Anyway, eventually the concept for Always Me occurred and I found I already had the molds ready for Nicky and Xander and where their story took place. I stole it from Falling. I think it speaks volumes how easily Nicky was transformed from a vampire and Xander from an angel. Since I doubt I'll ever revisit this one, unless I can somehow come up with a way of completely revamping (ha! vamp!) it without losing my original intent for the plot, I've decided to share the first two chapters here. It's a bit long, so sit back, grab a cup of coffee or tea, snuggle up with a blanket and see if you can point out the similarities.
The rain beat mercilessly against the window as Archbishop Father Saltarelli stood staring out its blurry panes at the soaked city streets outside, turned green and gray in a mixture of asphalt and drooping trees. His bright red robes were the only shot of color in the otherwise dark and dreary room of the refectory on loan from a very nervous priest of the Holy Trinity Catholic Church in a small suburb just outside Philadelphia.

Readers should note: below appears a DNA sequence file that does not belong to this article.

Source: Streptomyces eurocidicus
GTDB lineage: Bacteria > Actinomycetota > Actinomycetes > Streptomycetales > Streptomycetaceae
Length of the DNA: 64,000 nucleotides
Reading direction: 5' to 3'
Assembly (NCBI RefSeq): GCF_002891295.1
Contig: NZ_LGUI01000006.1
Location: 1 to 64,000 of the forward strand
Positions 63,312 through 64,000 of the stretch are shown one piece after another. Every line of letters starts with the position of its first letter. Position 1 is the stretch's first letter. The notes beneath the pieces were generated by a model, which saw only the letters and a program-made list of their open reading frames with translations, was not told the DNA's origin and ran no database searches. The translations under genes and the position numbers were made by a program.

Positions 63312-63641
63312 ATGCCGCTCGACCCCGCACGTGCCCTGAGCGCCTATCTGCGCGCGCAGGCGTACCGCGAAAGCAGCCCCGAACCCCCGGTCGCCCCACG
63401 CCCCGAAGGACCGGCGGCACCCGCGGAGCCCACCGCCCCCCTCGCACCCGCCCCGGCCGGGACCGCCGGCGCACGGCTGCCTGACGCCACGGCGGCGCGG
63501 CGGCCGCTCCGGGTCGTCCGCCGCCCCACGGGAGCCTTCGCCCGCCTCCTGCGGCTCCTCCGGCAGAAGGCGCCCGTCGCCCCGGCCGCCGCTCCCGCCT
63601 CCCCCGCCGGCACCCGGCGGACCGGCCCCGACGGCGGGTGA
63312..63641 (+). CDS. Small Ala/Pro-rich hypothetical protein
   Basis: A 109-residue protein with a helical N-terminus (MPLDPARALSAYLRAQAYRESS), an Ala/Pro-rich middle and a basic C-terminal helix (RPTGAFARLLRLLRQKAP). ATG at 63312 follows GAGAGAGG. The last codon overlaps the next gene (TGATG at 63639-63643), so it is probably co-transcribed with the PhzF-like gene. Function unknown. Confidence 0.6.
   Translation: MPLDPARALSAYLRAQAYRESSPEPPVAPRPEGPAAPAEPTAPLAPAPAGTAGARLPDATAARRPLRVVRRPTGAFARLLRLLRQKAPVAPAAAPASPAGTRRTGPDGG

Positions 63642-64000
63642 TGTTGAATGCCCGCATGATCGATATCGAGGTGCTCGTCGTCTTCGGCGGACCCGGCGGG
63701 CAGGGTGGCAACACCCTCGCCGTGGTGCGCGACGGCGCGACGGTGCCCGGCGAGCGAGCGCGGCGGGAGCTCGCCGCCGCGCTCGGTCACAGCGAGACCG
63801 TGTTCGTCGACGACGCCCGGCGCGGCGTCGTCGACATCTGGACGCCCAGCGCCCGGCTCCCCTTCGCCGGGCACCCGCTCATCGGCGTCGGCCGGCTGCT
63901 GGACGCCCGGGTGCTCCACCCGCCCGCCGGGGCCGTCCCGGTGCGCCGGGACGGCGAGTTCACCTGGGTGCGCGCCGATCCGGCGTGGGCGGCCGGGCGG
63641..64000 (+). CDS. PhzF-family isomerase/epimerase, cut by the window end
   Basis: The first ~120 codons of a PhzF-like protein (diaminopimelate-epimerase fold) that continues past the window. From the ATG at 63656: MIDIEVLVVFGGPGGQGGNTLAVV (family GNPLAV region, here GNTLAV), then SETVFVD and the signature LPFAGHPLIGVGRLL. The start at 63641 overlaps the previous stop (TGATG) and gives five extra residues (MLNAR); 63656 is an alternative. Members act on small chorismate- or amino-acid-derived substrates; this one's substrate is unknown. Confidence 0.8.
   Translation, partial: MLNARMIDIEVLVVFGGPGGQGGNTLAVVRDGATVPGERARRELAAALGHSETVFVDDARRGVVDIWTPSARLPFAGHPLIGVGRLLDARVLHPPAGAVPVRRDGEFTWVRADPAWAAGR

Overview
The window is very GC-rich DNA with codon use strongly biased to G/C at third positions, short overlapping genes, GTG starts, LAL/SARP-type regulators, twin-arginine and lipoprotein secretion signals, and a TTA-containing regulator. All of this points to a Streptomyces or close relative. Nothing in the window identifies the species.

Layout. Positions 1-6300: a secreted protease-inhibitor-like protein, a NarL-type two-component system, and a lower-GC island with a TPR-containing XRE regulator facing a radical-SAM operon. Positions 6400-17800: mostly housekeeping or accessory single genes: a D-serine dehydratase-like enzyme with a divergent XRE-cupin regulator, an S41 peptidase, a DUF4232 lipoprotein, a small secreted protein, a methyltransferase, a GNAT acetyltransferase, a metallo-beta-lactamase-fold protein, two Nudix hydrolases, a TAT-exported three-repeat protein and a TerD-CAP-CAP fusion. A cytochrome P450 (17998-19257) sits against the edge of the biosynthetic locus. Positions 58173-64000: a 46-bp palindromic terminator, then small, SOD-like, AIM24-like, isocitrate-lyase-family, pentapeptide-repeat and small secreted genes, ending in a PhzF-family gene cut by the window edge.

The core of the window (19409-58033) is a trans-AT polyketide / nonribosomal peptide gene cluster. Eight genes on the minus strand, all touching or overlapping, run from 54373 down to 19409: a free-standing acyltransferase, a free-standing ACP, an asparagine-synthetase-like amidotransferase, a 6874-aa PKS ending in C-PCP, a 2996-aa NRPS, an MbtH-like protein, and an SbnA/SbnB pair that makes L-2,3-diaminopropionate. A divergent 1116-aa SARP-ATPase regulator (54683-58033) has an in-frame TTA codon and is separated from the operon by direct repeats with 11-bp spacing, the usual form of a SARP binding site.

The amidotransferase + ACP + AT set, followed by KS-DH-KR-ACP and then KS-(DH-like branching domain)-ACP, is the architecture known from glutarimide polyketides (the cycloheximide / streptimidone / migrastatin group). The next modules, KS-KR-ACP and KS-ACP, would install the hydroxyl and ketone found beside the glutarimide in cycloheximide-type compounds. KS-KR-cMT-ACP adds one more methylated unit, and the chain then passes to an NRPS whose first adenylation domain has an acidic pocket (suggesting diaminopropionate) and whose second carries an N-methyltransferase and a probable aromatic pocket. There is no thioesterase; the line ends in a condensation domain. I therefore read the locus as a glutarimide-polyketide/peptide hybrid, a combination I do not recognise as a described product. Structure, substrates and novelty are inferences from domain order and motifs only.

The rain had been relentless all week, delaying the Archbishop’s flight here from the Vatican City and darkening his mood everyday since. Being in the angel’s presence was supposed to help, but instead it only made him anxious. He did his best to keep his anxieties to himself and portray an image of calm command. Still, the angel sitting in the dark green armchair in front of him, dressed in faded brown suede pants and a fitted brown leather jacket zipped up to the hollow of his neck, looking more like a biker of hell than a messenger of God, did little to quell his fears. Especially considering who the angel was, the sword he kept rested across his knees, and most importantly, the reason for the meeting.
“So this is the plan...,” the angel said. His voice was deep, but soft, almost as if he spoke to a child; not what you would expect from the Messenger of God. “Do you concur?”
Saltarelli nodded, turned from the window and said, “Sì. Yes.” He then walked to the desk and picked up the phone, pressed one button and waited. “Please send him in,” he said to the voice on the other line.